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IAVA | August 29, 2022

READ: Beyond our borders: The fight for women’s equality in Afghanistan

Written by: Kaitlynne Hetrick, U.S. Navy Veteran, IAVA Associate Director of Government Affairs

Afghan girls read the Quran in the Noor Mosque outside the city of Kabul, Afghanistan, Tuesday, Aug 9, 2022. Maulvi Bakhtullah, the head of the mosque, said that the number of girls who come to this mosque to learn Quran has multiplied after the closure of public schools. For most teenage girls in Afghanistan, it’s been a year since they set foot in a classroom. With no sign the ruling Taliban will allow them back to school, some girls and parents are trying to find ways to keep education from stalling for a generation of young women. (AP Photo/Ebrahim Noroozi)

For veterans like me, the threat to Afghan women and girls’ freedoms is personal — for although U.S. troops have come home, the war is far from over for the Afghan people. 

During the 20 years of U.S. presence in Afghanistan, rights and access to opportunities for Afghan women and girls expanded substantially. While the U.S.’s original mission in Afghanistan was not related to gender equality, advancing Afghan womens’ rights was an important goal of U.S. reconstruction efforts between 2001-2021. Yet, because of the Taliban, Afghanistan continues to be one of the most challenging places for women to live today.

This Women’s Equality Day, we must take concrete legislative and administrative action to help preserve Afghan women’s rights and strengthen the global women empowerment movement.

While the Taliban vowed to respect women’s rights within Islamic law, it is evident that Afghan women and girls have lost social capital and mobility under their rule. In the year since the U.S. left Afghanistan, Afghan women and girls have faced extreme political and social whiplash. 

The deteriorating situation of Afghan women and girls is apparent in all indicators of gender equality— education, health, safety, autonomy, social standing, political and workforce representation and influence, legal justice, maternal mortality rates, and much more.

The U.S., with all of our resources and influence, has a moral responsibility to look beyond our borders and uplift Afghan women and girls. This crisis has drawn repeated calls for their protection, from advocates as high up as all 24 female U.S. senators. However, our country’s commitment to uphold the rights of Afghan women and girls has not yet materialized.

As substantiated in our inaugural national gender strategy, the U.S. needs to take immediate action to implement an “interagency plan” that provides a roadmap on how to advance gender equality through strategic, effective actions between U.S. agencies, international organizations and other countries. This can be achieved through an increase in targeted humanitarian aid and specific U.S. legislative action. 

Even before the Taliban regained control over Afghanistan, humanitarian and gender specific efforts in Afghanistan were heavily reliant on foreign aid. Since 2021, most sources of aid have been eliminated or reduced, increasing Afghan’s dependence on foreign aid. But just as the Taliban’s control of Afghanistan triggered a reduction in aid, it also prompted an economic crisis that aggravated the humanitarian situation and individual security of Afghans. 

While some agreements have been reached to continue funding and maintaining critical humanitarian efforts in the country, they are not sufficient enough to address critical needs. The widening gap between the level of aid being delivered and the level of demonstrated need is a life threatening crisis for Afghan women. Among them, an estimated 98.2% have lost economic opportunity since the U.S.’s withdrawal from Afghanistan — according to a recent survey of applicants of the Special Immigrant Visa program. This is especially concerning, considering 88 percent of them reported being the primary breadwinner for their household.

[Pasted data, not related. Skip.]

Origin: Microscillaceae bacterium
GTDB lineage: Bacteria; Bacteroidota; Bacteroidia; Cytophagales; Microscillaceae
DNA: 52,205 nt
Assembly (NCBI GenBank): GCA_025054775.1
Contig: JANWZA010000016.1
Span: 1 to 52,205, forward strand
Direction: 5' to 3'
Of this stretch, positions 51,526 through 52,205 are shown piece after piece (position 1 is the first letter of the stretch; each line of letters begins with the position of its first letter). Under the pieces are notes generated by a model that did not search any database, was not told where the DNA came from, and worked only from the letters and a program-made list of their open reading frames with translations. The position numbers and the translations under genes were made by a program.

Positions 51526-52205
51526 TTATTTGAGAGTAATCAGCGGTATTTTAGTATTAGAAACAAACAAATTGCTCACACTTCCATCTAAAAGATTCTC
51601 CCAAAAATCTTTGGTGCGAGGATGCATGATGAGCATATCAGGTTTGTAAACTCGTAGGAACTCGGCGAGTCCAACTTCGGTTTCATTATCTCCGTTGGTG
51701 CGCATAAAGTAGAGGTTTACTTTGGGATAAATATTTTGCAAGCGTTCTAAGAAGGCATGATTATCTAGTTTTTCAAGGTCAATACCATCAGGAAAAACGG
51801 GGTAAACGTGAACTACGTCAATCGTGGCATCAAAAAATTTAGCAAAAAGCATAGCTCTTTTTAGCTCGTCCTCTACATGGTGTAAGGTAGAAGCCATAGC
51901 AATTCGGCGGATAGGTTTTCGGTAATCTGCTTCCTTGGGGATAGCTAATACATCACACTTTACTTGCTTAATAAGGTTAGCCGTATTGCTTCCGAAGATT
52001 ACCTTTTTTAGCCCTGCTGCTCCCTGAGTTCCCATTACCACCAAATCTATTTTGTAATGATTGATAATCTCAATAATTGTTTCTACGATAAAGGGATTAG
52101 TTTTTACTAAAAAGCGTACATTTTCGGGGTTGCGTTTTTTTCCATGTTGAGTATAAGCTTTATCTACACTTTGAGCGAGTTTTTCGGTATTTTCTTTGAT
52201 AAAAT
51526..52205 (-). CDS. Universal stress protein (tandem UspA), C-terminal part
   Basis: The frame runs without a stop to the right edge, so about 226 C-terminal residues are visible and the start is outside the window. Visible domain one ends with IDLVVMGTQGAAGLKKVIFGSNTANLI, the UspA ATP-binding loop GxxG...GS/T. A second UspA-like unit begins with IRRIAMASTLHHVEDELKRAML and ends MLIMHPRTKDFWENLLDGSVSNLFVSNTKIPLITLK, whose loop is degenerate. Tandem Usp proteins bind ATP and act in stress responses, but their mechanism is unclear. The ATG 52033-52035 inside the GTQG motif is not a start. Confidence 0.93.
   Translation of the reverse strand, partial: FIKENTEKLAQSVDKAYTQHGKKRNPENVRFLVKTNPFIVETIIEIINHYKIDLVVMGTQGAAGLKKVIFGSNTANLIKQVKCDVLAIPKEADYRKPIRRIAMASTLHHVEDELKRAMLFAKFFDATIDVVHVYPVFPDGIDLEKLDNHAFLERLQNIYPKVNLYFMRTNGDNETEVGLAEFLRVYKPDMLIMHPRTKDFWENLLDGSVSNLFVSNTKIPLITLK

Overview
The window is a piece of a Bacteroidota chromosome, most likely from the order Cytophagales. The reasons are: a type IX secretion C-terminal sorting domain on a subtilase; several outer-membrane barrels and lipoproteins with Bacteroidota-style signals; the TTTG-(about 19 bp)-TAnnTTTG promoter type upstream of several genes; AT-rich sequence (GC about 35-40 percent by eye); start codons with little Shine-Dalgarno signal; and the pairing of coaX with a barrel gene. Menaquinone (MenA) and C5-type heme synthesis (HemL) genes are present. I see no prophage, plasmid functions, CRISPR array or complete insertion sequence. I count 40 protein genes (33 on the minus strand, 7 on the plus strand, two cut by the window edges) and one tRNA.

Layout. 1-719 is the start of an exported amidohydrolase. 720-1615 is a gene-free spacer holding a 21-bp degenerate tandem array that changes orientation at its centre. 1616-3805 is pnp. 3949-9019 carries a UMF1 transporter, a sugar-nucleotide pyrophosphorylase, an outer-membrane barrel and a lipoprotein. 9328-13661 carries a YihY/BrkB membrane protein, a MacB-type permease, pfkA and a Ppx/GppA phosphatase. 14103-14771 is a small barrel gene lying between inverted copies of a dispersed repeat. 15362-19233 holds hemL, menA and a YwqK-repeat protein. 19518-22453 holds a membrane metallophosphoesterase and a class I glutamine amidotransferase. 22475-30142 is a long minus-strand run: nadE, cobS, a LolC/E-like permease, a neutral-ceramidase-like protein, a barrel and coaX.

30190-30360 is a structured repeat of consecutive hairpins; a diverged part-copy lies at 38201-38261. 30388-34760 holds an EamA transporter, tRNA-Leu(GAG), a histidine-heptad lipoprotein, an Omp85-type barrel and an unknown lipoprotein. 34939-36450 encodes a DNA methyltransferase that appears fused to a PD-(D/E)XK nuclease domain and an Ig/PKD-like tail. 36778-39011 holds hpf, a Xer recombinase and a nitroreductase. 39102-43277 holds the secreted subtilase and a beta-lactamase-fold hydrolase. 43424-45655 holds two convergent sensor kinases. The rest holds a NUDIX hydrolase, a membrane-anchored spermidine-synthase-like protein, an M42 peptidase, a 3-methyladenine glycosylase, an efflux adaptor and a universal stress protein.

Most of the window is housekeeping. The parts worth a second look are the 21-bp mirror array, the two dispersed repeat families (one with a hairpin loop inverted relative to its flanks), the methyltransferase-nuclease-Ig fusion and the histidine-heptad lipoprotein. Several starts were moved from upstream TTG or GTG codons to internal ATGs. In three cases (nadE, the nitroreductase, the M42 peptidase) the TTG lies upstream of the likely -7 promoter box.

Afghan women and girls are directly and disproportionately harmed under Taliban rule, exacerbating the backsliding of their rights. With Afghan women and girls facing immediate threats to their wellbeing and lives, there is no question that Afghanistan is at the forefront of the global fight for gender equality.

Uplifting women and girls in other parts of the world uplifts women and girls everywhere. Breaking down gender barriers is a large feat that requires the involvement of global citizens.

The motive, desire and responsibility to support Afghan women and children is all accounted for, so why is it taking so long to enact the measures necessary to address this crisis and “to advance the full participation of all people — including women and girls — in the United States and around the world”?

We rightfully made promoting gender equality a large part of our mission in Afghanistan, and now I am asking our legislators to take this crisis off the back burner and work alongside experts on the unique political and cultural environment in Afghanistan to best support Afghans.The polls are telling a new story about Democrats and the midtermsThe US must close the gap between ends and means in Ukraine

Every American remembers the stories and fear voiced by the Afghan people as the U.S. withdrew from Afghanistan. And pleas from Afghan women and girls, and Afghani military allies are not going to disappear from our memories anytime soon.

The time to rejoin the fight for gender equality in Afghanistan passed by 350+ days ago, but if the U.S. takes action immediately, we may still be able to preserve the rights and freedoms that Afghan women have been fighting their whole lives for.

Kaitlynne Hetrick is the Associate Director of Government Affairs of the Iraq and Afghanistan Veterans of America (IAVA).

This piece was originally published by The Hill on August 26, 2022.

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